Craic on!

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London Calling

15May18

IMG_5492In the latest episode of my show for America; A chat in a London pub with Magnus Walker, the British fashion designer and car collector. He moved to the United States in 1986 aged 19 and established the Serious Clothing Brand in Los Angeles.

As well as that there’s reaction to the latest Royal baby, why the demise of newspapers is a wonderful thing, Marxists running British schools are closet capitalists, running away stories, why there’s no problem with kids being glued to their phones while surrounded by natural beauty, a nuisance phone call, noisy neighbours, the great indoors and the scandal at the London Marathon.

Listen to Episode 64 of London Calling here;
http://www.talkers.com/talkersradio/london-calling/london-calling-with-graham-mack-episode-64-magnus-walker-urban-outlaw/

Craic on!

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Ikea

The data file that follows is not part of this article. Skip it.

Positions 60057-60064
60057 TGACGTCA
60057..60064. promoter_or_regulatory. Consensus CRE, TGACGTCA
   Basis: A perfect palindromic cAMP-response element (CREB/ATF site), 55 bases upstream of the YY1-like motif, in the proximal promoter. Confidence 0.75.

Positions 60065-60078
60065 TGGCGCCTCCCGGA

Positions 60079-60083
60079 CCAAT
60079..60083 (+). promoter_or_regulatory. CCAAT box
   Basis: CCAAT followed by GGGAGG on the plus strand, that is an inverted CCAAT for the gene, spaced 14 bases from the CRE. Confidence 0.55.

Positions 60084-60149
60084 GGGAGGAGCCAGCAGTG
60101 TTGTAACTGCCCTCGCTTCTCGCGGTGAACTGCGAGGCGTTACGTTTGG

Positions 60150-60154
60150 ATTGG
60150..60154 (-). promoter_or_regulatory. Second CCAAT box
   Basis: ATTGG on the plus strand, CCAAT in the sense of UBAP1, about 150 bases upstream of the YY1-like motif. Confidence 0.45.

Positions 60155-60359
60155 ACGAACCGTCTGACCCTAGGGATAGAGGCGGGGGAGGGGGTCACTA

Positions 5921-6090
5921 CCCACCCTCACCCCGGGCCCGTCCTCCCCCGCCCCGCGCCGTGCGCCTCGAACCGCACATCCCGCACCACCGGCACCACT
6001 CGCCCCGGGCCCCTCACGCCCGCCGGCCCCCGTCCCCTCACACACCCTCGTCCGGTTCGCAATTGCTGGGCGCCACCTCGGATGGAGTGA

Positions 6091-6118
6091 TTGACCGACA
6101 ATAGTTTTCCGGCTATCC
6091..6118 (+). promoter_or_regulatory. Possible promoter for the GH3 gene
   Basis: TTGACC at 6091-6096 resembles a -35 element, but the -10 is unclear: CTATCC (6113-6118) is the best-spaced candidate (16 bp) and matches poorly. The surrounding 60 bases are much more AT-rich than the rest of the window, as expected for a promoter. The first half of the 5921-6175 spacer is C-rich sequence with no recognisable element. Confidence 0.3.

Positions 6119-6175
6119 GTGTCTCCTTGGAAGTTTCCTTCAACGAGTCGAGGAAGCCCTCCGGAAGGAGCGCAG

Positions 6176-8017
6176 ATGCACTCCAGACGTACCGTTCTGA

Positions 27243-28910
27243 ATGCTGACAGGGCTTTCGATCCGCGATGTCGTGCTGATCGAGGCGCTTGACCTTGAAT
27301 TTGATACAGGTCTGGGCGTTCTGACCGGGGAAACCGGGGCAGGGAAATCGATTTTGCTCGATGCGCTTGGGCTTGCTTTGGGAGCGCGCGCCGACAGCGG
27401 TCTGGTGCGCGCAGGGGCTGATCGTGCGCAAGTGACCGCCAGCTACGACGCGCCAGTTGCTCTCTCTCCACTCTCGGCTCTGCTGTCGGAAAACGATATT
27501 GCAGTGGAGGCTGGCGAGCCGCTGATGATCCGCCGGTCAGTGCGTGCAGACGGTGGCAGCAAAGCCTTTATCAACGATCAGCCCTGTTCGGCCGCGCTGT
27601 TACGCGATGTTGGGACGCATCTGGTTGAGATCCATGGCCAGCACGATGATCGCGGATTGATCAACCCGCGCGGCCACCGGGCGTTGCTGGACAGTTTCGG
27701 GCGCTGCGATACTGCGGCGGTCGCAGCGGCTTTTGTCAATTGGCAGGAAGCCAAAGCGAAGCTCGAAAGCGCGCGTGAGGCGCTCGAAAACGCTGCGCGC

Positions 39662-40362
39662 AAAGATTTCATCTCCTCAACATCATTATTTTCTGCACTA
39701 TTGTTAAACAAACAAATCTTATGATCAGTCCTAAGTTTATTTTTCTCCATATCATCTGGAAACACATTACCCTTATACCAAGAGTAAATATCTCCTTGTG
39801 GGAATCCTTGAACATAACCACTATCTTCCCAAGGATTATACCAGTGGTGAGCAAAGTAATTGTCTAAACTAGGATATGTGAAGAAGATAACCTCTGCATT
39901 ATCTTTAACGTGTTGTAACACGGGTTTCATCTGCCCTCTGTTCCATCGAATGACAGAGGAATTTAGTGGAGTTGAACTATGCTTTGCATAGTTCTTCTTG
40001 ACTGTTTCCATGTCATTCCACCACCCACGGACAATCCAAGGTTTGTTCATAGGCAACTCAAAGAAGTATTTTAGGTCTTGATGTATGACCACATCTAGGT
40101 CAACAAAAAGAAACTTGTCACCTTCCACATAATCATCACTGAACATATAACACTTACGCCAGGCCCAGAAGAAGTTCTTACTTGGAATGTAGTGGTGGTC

Pride is more important than money.

We’re moving to a new flat, it’s smaller than the one we’re in, so storage is a major issue. We decided a floor to ceiling wardrobe in the bedroom was the way to go, so we took our measurements to Ikea. We chose what we wanted from the various pick and mix combinations and arranged for it to be delivered.

We spent our Friday night last week, in the new flat, opened all of the the flat packed boxes and began construction. At a certain point, we tried to stand up our work in progress. That’s when we realised we’d made a huge mistake.

The wardrobe was supposed to be 10mm shorter than the ceiling height, only the ceiling wasn’t high enough to stand up what we had.